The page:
Thousands of Sunni Arab civilians in northern Syria are reportedly fleeing their homes to avoid attacks by Kurdish fighters in what is described as an apparent ethnic cleansing campaign.
A report in The Times newspaper on Monday said that Kurdish fighters have been "burning Arab villages" in areas they control around Kobane as part of a campaign against local Arabs.
The article alleges that members of the Kurdish People's Protection Units (YPG), a close ally of the West in the fight against Isis, are carrying out the attacks.
More than 10,000 people are said to have fled in the last six months, although that figure is uncorroborated.
The report quoted a source from "one of the largest humanitarian organisations working inside Syria".
Last month the London-based Syrian Observatory for Human Rights reported accusations by Arab villagers that YPG fighters had killed 20 civilians, and bulldozed and burnt homes in Syria's al-Hasakah province, close to Kobane.
The YPG, alongside other militias are fighting Isis in the area. On Friday the Kurds announced further operations to "liberate remaining villages" around Kobane from Isis.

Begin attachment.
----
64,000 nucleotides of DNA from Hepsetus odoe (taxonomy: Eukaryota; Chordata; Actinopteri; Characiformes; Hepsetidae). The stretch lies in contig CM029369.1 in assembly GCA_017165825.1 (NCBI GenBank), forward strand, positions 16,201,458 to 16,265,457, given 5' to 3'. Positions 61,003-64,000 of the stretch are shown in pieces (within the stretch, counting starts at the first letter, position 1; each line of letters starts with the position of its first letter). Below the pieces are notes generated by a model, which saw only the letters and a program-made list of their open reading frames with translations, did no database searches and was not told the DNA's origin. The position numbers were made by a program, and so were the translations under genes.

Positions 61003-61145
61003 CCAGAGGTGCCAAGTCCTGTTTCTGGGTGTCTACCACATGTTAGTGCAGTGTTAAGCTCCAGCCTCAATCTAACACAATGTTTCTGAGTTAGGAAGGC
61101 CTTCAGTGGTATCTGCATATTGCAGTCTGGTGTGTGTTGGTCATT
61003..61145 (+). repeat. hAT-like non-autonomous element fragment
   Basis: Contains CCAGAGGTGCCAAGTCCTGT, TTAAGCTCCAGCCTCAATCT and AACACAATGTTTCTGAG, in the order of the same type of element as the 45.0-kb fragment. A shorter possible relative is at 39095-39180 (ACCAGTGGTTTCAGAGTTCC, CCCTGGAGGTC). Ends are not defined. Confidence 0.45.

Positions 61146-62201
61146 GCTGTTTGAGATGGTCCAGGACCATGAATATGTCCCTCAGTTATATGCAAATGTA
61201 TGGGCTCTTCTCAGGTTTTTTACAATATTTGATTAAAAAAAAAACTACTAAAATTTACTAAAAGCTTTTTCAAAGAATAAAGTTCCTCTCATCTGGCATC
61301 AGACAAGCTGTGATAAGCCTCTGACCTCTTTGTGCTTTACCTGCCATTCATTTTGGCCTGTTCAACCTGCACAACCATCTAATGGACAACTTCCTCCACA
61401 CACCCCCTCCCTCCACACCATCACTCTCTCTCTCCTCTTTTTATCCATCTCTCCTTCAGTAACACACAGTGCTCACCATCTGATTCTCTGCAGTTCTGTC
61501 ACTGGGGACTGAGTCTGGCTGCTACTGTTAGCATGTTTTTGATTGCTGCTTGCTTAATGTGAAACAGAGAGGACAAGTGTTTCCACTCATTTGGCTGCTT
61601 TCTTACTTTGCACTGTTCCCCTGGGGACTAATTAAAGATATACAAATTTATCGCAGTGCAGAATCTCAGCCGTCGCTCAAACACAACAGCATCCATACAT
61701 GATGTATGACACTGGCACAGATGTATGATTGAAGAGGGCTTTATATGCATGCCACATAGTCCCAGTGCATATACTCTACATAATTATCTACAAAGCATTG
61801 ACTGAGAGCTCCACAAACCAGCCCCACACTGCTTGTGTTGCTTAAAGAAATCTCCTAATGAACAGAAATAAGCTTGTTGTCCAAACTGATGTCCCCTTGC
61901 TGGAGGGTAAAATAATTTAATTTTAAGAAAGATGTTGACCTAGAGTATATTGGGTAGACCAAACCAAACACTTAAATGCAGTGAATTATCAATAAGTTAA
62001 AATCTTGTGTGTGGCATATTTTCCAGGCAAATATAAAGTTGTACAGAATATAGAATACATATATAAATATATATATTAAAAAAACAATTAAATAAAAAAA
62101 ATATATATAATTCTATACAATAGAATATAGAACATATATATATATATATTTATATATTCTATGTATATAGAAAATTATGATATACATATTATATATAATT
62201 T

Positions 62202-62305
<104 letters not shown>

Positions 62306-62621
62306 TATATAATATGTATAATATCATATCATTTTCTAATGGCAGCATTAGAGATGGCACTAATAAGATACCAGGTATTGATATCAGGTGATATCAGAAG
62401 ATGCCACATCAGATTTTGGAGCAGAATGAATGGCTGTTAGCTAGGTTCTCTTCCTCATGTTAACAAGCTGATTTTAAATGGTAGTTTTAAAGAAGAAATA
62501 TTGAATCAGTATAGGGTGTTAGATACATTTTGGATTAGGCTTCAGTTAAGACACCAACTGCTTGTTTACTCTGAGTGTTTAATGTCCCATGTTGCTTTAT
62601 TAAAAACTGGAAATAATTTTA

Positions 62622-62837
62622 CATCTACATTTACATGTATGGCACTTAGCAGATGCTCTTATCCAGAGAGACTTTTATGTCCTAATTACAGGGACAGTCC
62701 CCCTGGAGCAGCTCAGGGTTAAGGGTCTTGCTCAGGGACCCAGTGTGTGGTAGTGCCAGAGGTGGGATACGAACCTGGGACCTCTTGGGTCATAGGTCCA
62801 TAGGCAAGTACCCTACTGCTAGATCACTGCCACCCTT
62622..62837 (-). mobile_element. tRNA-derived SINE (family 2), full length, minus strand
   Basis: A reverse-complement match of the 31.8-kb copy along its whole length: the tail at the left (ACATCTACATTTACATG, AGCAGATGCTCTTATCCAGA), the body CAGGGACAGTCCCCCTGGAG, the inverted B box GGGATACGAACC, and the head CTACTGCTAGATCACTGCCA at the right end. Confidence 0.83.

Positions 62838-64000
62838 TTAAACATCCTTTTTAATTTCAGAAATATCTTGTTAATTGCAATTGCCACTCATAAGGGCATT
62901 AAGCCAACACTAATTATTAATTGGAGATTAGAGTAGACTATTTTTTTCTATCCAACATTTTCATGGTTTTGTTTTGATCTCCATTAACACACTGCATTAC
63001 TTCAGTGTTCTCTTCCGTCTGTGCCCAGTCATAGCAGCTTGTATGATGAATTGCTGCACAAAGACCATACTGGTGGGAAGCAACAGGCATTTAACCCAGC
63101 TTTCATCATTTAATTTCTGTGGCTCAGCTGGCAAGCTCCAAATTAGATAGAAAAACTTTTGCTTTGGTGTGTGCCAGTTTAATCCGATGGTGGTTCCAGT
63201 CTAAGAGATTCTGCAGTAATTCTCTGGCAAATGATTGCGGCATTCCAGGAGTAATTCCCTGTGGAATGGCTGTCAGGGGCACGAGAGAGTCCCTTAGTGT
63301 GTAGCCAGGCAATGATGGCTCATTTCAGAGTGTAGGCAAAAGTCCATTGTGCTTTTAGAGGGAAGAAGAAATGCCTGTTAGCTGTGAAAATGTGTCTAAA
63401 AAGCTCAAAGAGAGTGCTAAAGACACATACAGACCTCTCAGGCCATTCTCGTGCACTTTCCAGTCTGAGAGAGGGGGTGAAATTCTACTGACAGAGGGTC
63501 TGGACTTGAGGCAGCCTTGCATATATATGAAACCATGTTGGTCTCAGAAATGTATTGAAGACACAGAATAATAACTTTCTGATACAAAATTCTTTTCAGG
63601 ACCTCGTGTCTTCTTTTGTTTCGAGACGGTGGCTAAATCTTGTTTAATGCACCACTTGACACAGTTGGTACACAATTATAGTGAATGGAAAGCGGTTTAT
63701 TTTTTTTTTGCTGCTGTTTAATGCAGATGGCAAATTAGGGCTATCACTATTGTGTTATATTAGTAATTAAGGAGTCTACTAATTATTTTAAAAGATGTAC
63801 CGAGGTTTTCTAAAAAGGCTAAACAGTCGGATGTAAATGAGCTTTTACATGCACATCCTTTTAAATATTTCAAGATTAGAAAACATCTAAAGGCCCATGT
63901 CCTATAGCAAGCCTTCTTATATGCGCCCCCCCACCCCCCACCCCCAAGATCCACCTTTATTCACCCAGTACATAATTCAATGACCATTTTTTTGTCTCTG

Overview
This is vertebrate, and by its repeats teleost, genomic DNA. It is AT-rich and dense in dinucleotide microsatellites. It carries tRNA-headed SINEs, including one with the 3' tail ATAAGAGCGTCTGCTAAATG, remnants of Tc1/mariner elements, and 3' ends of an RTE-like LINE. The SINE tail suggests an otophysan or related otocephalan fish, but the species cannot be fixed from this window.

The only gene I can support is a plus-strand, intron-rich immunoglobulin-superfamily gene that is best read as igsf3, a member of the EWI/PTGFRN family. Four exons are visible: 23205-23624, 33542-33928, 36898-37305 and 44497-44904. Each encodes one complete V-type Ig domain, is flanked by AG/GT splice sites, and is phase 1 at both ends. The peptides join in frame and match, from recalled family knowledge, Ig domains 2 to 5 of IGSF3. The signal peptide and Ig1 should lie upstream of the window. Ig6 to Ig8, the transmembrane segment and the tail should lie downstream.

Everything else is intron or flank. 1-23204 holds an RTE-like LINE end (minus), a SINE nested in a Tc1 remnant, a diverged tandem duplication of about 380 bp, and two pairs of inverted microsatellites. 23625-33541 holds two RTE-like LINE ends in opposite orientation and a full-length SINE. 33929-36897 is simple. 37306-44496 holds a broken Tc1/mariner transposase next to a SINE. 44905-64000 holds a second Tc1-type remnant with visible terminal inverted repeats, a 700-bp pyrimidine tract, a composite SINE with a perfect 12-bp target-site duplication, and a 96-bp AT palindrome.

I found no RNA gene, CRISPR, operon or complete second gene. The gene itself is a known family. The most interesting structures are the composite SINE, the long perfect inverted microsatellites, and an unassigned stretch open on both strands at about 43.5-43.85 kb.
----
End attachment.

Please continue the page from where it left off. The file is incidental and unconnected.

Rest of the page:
Northern Syria is home to an ethnically mixed population that includes Kurds and Arabs.
It has fragmented over the course of Syria's civil war with parts of the territory being captured and re-caputred variously by the YPG, Isis, the Free Syrian Army and a number of al-Qaeda linked groups.
On Sunday Isis fighters captured the northern Syrian town of Soran Azaz and two nearby villages from fighters with the so-called Jabhat al-Shamiyya alliance, a group comprised of both Western-backed and Islamist fighters.
The capture of Soran Azaz is significant as it threatens a weapons supply route into eastern Aleppo used by Jabhat al-Shamiyya.
Isis fighters will now be able to move along a road leading north to the Bab al-Salam crossing between the Syrian province of Aleppo and the Turkish province of Kilis, according to the Syrian Observatory for Human Rights.
(Additional reporting by agencies)